im not sure how i would implement these modes into my improvisation.

any help would be appreciated, thanks



Well, the when is a bit complicated, and I would strongly suggest working with the Major and minor scales before delving into modes.

The why is simple. Every scale or mode has its own unique sound. The reason to use a particular scale is for the purpose of utilizing its color.
shred is gaudy music
#6
Quote by -=Croatoan=-
For me, the modes help map out the fretboard so I have more notes to play and am less likely to repeat myself.


exactly. listen to yngwie malmsteen's 'little savage' intro for instance.
he's playing the same intervals, only on different modes. so it sounds the same, but it doesn't sound the same. if know what i mean lol. just take a look at that song's tab and listen to it.
#8
Think of the modes as Major and Minor, but less popular. They're just different scales with different emotions. Once you understand modal harmony, you can even think of them as keys. But if you don't know Major and Minor fluently, don't go into modes, they'll just complicate your life, they're pretty tricky. I had to read the modes lesson like 20 times to get it.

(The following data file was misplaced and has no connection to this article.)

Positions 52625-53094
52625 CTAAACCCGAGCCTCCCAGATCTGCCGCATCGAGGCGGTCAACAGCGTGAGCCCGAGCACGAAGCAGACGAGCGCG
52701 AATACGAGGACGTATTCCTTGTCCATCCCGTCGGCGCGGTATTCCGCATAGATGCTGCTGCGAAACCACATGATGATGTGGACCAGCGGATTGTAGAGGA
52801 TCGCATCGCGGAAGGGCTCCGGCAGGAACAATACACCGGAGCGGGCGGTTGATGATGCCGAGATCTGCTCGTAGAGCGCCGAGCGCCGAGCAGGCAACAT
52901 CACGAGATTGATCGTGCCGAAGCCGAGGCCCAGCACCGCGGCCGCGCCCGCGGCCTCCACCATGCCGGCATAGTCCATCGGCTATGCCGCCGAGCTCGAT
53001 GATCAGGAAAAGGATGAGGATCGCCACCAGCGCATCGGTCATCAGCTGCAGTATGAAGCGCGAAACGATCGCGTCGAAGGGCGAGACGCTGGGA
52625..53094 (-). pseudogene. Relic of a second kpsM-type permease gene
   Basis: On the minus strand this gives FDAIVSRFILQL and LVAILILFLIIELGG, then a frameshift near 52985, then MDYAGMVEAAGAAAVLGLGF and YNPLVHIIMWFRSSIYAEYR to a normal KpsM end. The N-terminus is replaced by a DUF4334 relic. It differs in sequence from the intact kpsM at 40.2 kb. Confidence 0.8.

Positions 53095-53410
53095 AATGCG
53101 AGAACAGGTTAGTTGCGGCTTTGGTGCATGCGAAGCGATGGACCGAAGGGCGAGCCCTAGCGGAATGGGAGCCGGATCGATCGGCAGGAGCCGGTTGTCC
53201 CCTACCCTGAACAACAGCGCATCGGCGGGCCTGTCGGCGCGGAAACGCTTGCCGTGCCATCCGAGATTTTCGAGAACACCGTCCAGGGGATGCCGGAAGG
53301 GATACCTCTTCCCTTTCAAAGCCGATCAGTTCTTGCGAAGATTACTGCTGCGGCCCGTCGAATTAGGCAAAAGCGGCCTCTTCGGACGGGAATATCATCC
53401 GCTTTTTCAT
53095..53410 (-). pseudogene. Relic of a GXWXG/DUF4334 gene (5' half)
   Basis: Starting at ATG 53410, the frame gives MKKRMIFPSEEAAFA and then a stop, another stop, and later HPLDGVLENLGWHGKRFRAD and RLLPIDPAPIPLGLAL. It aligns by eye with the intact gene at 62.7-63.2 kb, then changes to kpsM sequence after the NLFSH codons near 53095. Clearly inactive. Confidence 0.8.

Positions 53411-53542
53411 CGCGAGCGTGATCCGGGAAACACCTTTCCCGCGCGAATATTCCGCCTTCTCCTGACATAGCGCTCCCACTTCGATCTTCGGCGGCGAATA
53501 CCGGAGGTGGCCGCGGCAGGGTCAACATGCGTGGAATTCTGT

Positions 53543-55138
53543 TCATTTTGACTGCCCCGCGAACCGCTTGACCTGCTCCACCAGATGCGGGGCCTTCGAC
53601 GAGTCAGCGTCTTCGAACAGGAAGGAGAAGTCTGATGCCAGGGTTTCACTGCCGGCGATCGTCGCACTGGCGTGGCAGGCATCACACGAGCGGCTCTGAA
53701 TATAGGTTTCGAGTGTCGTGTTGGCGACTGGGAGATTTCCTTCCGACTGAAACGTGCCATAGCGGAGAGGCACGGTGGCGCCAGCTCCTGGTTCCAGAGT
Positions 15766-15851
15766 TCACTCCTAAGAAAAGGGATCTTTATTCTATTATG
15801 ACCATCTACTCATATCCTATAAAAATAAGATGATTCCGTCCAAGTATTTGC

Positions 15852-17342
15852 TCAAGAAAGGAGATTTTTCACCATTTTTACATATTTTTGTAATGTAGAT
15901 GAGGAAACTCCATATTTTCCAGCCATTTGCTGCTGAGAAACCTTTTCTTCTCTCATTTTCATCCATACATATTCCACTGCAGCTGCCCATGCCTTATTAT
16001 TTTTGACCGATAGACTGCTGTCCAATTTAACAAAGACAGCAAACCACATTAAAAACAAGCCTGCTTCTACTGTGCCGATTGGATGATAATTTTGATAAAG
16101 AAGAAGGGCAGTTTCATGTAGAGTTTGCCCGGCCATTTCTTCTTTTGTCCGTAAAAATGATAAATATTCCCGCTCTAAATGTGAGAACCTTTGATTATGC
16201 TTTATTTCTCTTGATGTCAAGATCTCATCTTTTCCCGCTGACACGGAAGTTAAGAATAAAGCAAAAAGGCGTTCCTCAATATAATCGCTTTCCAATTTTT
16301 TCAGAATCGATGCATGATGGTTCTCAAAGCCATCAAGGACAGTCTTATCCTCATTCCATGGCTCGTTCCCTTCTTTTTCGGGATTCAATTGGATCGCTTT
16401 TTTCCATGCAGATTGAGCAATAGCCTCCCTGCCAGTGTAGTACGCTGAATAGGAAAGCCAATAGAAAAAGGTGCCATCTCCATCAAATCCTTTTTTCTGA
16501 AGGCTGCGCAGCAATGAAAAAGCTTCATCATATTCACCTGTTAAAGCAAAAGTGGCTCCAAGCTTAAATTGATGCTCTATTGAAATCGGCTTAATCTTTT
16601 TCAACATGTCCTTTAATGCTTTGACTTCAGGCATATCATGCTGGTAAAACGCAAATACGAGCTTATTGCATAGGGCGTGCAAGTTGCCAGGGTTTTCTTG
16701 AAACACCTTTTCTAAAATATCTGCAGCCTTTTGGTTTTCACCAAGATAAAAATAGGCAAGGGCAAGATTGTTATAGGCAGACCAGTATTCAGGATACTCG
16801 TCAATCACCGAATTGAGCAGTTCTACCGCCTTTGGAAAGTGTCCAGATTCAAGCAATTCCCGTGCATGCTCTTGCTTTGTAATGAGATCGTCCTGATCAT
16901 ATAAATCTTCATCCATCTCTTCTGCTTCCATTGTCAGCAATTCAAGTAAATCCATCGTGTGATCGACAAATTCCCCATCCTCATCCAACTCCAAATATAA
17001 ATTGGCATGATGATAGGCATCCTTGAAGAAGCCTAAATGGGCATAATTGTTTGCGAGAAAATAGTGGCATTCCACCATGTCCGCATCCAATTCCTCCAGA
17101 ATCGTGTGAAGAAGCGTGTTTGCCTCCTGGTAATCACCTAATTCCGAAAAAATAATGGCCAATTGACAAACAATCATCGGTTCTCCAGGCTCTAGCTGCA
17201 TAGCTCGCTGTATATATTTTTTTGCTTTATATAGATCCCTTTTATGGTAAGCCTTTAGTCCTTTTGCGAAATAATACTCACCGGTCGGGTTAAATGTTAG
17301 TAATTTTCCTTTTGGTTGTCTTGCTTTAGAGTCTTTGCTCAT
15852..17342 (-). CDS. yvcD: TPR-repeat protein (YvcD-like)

#9
Quote by RCalisto
exactly. listen to yngwie malmsteen's 'little savage' intro for instance.
he's playing the same intervals, only on different modes. so it sounds the same, but it doesn't sound the same. if know what i mean lol. just take a look at that song's tab and listen to it.


I've just listened to that, and it's all in different Phrygian modes where I listened up to(except maybe those fills). I don't think that's the point that -=Croatoan=- was trying to make, which sounded like he thinks as modes as positions which is incorrect.
#10
Quote by Eirien
I've just listened to that, and it's all in different Phrygian modes where I listened up to(except maybe those fills). I don't think that's the point that -=Croatoan=- was trying to make, which sounded like he thinks as modes as positions which is incorrect.